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Super Bowl LII: Embittered CB Malcolm Butler says Patriots ‘gave up on me’

Butler, whose interception clinched Super Bowl XLIX, did not play a single defensive snap.

Malcolm Butler #21 of the New England Patriots

Malcolm Butler #21 of the New England Patriots warms up prior to Super Bowl LII against the Philadelphia Eagles at U.S. Bank Stadium on Feb. 4, 2018 in Minneapolis, Minnesota. Photo Credit: Getty Images / Mike Ehrmann

MINNEAPOLIS — Malcolm Butler couldn’t save the Patriots this time.

The cornerback who clinched Super Bowl XLIX with an interception on the goal line was suited up for Super Bowl LII, but he did not play a single defensive snap in what likely was his final game for the team. The reason for that remained a mystery shortly after the Patriots lost to the Eagles, 41-33.

“I ain’t got nothing to say,” Butler said to reporters in the Patriots’ somber postgame locker room. He apparently changed his mind on the way to the team bus. “They gave up on me,” he said, per ESPN Boston. “[Expletive], it is what it is . . . I guess I wasn’t playing good or they didn’t feel comfortable. I don’t know. But I could have changed that game.”

Butler was in tears during the national anthem, which at the time seemed to be based on the prospect of playing for a championship. It turned out it might have been from the disappointment of having to watch the game.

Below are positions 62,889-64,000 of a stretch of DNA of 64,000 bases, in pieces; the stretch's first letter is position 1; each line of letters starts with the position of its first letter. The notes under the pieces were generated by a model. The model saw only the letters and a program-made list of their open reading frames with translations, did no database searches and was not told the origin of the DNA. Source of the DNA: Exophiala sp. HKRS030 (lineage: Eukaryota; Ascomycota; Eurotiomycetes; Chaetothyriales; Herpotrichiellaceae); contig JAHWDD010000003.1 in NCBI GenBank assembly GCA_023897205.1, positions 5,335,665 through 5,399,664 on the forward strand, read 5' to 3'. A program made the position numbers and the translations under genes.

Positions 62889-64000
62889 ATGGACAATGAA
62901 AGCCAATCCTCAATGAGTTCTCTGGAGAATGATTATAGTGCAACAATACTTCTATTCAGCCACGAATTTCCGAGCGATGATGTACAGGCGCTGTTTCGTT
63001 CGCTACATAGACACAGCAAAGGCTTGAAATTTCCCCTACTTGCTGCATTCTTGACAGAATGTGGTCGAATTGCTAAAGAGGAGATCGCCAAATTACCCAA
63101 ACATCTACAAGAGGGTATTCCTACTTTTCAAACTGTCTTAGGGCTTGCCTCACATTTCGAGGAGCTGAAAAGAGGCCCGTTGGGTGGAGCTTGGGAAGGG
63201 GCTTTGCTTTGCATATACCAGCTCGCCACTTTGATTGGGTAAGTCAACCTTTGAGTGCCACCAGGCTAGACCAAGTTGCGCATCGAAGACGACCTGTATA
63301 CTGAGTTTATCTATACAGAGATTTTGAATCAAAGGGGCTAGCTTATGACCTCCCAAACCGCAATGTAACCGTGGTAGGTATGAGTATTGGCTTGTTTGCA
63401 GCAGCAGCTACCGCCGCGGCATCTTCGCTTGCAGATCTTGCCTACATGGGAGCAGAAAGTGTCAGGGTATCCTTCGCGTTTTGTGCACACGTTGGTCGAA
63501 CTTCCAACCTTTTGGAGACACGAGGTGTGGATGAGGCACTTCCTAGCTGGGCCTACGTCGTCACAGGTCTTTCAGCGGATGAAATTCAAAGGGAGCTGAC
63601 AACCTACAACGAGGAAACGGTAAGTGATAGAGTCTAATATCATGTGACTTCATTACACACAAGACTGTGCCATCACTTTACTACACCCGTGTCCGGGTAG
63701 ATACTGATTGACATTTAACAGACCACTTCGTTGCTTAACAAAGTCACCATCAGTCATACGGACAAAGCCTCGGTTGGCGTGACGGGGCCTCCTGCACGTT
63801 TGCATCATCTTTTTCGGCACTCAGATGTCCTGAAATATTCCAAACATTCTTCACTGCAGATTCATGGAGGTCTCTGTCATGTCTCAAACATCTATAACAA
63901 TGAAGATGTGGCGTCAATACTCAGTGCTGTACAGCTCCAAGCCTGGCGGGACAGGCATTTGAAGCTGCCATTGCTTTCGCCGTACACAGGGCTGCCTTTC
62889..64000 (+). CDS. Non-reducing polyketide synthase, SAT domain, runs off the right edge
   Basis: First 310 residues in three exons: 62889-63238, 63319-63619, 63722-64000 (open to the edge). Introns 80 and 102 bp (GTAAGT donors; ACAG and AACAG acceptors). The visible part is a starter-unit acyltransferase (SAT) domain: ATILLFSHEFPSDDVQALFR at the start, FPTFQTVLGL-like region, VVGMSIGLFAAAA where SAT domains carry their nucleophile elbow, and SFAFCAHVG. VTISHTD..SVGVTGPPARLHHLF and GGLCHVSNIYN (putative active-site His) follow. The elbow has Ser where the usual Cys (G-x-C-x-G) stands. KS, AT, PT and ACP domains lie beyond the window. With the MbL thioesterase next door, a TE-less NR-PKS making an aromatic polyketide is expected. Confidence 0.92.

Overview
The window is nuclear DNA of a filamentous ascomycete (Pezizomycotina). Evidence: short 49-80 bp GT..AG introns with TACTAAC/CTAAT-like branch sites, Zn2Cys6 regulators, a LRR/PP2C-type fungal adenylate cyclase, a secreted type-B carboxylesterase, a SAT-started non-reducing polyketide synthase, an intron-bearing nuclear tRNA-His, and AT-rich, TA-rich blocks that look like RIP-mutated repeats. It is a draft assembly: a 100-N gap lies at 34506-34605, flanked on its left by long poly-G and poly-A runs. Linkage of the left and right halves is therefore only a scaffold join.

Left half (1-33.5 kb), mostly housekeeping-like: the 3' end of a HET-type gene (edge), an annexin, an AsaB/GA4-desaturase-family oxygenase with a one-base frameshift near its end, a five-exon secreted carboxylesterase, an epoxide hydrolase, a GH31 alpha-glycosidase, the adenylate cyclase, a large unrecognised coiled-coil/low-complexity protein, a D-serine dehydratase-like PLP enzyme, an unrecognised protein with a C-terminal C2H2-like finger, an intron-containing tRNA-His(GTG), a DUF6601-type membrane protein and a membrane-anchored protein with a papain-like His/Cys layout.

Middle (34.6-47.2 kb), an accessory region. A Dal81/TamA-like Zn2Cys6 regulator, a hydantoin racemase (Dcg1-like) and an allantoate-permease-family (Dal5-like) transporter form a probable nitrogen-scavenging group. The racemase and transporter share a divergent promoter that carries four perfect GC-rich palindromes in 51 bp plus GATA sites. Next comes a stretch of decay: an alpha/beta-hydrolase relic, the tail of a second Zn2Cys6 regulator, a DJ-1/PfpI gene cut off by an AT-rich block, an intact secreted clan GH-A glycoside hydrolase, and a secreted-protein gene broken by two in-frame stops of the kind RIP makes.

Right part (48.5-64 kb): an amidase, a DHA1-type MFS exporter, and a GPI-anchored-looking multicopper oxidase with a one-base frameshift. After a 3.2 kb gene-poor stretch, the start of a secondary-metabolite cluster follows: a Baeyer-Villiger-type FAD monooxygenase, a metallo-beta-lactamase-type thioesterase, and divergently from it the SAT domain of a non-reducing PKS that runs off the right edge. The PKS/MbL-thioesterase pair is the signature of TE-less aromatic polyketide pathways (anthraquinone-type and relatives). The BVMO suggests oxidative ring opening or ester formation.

“He’s played a lot of football,” Patriots safety Devin McCourty said. “We all want to be out there. I know Malcolm wants to be out there. I’m not surprised that he’s emotional.”

Asked if it was “weird” that Butler was in uniform and not inactive if the Patriots had no intention of using him, defensive coordinator Matt Patricia said: “We needed enough guys to be active for the game . . . If he was called upon, he was ready to play in those packages.”

Bill Belichick was similarly mum. “We put the best players out there and the game plan out there that we thought would be the best tonight, like we always do,” he said. Asked if Butler was held out because of disciplinary reasons, Belichick responded, “No.”

Butler did play a few snaps on special teams, but the secondary snaps went primarily to Stephon Gilmore, Eric Rowe and Johnson Bademosi.

Said Patricia, “We were just trying to run some packages we had on defense and those guys that were out there were out there for all the situations that we needed them for. We just felt good about some of those situations that we had out there and some of the matchups that we had based on the skill sets they have.”

Could Butler have helped the Patriots? Even his replacement thought so. “We could have used anybody,” said Rowe, who added that the decision for him to start in Butler’s place was not finalized until kickoff. “I feel for him.”

The former Patriots on the Eagles were shocked by Butler’s benching. “Golly,” Eagles defensive end Chris Long said when told that his former teammate did not play. “That’s tough, man. He’s a hell of a player.”

Added Eagles running back LeGarrette Blount: “I don’t know what that was about. He’s a game-changing player and I hope he’s OK.”

New York Sports